Ford, Walmart, Hershey, Kohl’s: these large American corporations are household names. But that wasn’t always the case. Each of them started out as a small or family-owned business. Henry Ford founded The Ford Motor Company when he developed methods for manufacturing automobiles. Sam Walton had one small discount store when he went into business in 1962 in Arkansas. Milton Hershey began selling caramels before he found success making milk chocolate. Like Sam Walton, Max Kohl opened his first store, a Kohl’s Supermarket, in 1962 before venturing into department stores. Pittsburgh has its own pantheon of pioneering business owners, and many of those are household names as well.
Mellon, Westinghouse and Carnegie
Mellon, Westinghouse, and Carnegie are some of the most prominent family business names in Pittsburgh. Thomas Mellon, together with his sons Andrew W. and Richard B. Mellon, founded T. Mellon & Sons Bank in 1869. In 1902, it was renamed Mellon National Bank. The bank grew and prospered, helping to fund some of Pittsburgh’s other successful entities. In 2007, Mellon merged with the Bank of New York, forming the new Bank of New York Mellon.
One of the enterprises that Mellon Bank helped to fund was Westinghouse Electric Company, as it was known at its inception. In 1886, inventor and entrepreneur George Westinghouse founded his company with the desire to develop alternating current for transmitting electricity. At the end of the 20th century, Westinghouse fell on hard times, but it has had a resurgence in recent years, establishing new corporate headquarters in Cranberry Township.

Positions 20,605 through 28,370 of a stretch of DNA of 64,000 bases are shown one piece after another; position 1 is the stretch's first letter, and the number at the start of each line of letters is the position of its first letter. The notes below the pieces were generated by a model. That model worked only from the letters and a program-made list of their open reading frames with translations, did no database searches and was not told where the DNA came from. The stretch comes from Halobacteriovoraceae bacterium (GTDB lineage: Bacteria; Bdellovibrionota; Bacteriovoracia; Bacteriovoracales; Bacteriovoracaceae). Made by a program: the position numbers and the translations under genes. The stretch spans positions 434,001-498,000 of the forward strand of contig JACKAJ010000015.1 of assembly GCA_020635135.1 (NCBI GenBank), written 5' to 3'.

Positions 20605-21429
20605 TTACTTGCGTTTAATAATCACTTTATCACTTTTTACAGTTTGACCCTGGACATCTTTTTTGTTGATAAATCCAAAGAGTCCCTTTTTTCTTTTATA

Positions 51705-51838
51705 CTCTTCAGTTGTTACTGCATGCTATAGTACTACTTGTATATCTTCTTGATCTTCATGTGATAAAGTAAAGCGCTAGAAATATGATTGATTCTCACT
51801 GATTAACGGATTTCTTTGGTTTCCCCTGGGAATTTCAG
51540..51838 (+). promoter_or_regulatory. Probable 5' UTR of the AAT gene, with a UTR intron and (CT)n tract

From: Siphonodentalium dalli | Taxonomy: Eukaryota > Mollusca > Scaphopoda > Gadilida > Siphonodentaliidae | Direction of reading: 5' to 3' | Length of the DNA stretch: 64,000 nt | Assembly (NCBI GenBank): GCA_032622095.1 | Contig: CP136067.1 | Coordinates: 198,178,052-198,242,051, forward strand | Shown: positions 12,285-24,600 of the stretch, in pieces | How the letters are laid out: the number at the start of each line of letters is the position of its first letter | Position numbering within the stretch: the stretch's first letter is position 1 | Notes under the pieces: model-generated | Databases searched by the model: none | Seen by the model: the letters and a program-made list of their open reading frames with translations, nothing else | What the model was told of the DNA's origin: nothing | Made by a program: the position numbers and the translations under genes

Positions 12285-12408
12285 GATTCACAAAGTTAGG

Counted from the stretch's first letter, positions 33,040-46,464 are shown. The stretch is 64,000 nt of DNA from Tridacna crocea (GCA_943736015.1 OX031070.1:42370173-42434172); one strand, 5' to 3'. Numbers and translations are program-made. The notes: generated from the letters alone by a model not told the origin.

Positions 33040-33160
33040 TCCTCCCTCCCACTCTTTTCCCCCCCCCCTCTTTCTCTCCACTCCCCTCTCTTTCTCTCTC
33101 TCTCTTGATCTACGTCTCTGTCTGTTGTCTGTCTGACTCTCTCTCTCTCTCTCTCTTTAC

Andrew Carnegie rose to be one of the world’s most prominent “Captains of Industry.” His rags-to-riches story began in Pittsburgh with the founding of Carnegie Steel, which later became U.S. Steel. His passion for business was only surpassed by his enthusiasm for philanthropic endeavors. Libraries across America, museums and Pittsburgh’s own Carnegie Mellon University owe their existence to Andrew Carnegie.
Of all the storied entrepreneurs who had their roots in Pittsburgh, perhaps no other name has played a more prominent role in our daily lives than Heinz. H.J. Heinz, the son of German immigrants, began selling produce grown from his parent’s garden in the Sharpsburg area of Pittsburgh in the late 1800s. From baby food to soup, pickles, and the world’s best ketchup, Americans and people the world over have been nourished by Heinz products.
The James Austin Company
These enterprising business leaders built a solid foundation in Pittsburgh for others to emulate. In the late 19th century, the James Austin Company was founded by James Austin after his wife Mollie urged him to develop a more efficient way to clean carpets. The Austins cooked up a cleaning solution on their stove in their Pittsburgh home that soon became quite popular with neighbors. Harry Austin, their son, expanded their product line and perfected their signature product, Austin’s A-1 Bleach. Austin’s is the oldest family-owned bleach manufacturer in the country.